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Canada mom freezes eggs so daughter can have child

Catherine McDiarmid-Watt | Monday, April 23, 2007 | 0 comments

TORONTO (Reuters) - A Montreal woman has frozen her eggs so they can be used by her seven-year-old daughter, who cannot have children because of a genetic condition.

Doctors at McGill University Reproductive Centre in Montreal, which has pioneered a freezing program for cancer patients and those who want to delay childbearing, say the decision by 36-year-old Melanie Boivin is unprecedented in North America and raises ethical questions.

If the girl chooses to become pregnant using her mother's eggs, she will be giving birth to her biological half-sister. Boivin will then become a mother and a grandmother.

"She is donating her eggs to help her daughter to have children. It's mother's love," Seang Lin Tan, director of the McGill Reproductive Centre and a prominent expert on infertility treatments, said in an interview on Wednesday night.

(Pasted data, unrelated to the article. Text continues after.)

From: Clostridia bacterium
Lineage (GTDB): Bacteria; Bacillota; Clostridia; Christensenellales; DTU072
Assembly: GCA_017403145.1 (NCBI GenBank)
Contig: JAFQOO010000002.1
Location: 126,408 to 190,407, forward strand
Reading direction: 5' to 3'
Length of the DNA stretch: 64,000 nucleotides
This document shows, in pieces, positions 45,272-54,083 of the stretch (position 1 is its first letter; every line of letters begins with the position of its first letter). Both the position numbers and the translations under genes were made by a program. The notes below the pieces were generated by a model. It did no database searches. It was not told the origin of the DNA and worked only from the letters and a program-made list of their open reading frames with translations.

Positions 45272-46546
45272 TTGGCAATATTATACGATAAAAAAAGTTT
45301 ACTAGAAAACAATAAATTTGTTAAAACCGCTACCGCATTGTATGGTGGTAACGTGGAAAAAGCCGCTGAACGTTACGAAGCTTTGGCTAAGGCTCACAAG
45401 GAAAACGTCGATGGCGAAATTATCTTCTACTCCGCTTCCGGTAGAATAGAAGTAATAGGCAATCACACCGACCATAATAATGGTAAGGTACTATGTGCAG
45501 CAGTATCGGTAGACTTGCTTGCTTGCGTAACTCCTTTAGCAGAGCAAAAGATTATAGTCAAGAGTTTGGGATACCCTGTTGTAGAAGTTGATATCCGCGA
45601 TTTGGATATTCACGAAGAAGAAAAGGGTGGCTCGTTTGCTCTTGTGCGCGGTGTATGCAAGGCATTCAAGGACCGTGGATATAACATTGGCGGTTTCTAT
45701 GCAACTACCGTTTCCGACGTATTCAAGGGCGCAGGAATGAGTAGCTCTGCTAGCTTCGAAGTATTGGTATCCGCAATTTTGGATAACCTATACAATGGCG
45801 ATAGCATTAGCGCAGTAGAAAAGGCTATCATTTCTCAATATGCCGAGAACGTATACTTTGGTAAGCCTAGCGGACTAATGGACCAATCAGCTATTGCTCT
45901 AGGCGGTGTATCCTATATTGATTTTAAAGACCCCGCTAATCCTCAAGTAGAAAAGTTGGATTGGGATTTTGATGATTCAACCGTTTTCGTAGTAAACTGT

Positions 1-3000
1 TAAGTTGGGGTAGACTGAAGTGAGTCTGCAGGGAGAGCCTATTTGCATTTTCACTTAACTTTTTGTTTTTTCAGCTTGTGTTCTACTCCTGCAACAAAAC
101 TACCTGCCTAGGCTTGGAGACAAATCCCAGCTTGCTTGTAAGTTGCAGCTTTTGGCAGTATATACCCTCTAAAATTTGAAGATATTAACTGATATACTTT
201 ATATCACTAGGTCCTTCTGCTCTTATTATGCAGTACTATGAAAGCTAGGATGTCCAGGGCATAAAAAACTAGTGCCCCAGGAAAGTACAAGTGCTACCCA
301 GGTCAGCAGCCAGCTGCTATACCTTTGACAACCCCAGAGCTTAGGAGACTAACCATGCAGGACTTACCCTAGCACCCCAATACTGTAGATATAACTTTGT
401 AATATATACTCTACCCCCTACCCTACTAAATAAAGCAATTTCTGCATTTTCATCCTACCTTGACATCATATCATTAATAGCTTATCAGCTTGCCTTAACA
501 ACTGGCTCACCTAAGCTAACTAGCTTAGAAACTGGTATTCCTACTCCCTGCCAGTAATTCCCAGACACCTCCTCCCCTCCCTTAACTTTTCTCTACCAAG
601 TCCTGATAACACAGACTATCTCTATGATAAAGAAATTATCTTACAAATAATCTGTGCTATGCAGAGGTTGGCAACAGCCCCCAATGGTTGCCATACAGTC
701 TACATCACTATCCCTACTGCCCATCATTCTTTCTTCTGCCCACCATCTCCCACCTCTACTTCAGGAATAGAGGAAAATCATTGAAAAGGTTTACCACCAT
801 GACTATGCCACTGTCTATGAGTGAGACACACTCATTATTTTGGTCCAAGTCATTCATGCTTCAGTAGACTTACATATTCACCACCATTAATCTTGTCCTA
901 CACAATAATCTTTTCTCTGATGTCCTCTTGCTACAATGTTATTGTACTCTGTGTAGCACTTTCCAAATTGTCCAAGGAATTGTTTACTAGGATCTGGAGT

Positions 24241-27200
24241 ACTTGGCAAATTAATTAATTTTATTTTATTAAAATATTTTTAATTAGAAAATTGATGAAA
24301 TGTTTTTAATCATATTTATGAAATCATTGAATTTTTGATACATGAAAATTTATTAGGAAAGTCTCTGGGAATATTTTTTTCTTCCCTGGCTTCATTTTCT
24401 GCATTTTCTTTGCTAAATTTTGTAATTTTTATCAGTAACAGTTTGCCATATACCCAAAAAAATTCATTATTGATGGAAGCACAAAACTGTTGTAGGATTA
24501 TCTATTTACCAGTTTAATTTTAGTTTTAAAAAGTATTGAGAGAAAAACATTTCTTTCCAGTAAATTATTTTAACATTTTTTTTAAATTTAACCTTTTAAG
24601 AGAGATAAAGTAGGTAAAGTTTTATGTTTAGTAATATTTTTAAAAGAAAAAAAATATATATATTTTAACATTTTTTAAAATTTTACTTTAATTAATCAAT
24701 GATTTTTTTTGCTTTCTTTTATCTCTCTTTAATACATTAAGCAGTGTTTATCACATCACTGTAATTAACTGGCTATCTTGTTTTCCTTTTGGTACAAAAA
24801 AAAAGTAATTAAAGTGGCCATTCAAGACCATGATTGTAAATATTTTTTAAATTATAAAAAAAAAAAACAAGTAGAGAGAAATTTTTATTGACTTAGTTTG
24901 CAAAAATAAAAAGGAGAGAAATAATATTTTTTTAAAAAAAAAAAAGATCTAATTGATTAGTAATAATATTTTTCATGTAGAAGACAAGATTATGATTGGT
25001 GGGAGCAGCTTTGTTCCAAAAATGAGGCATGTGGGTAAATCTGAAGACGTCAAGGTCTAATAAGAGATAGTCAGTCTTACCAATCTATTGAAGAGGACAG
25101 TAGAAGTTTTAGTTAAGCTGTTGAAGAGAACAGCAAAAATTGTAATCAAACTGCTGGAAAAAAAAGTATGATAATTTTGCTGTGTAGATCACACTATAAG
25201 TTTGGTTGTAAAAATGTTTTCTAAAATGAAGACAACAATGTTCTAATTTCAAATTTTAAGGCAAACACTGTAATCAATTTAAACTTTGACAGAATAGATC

"It's like donating a kidney to your own child, nobody will have problem with that," he said.

While there are about 60 cases of women freezing their eggs in North America, mother-to-daughter donation is the first, Tan said. The case has been reviewed and endorsed by the ethical committee of the McGill University Health Centre, he said.

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About Catherine: I am mom to three grown sons, two grandchildren and two rescue dogs. After years of raising my boys as a single mom, I remarried a wonderful man who had never had a child of his own. Unexpectedly, I found myself pregnant at 49!
Sadly we lost that precious baby at 8 weeks, and decided to try again. Five more losses, turned down for donor egg, foster care and adoption due to my age and losses - we have accepted that there will be no more babies in our house.

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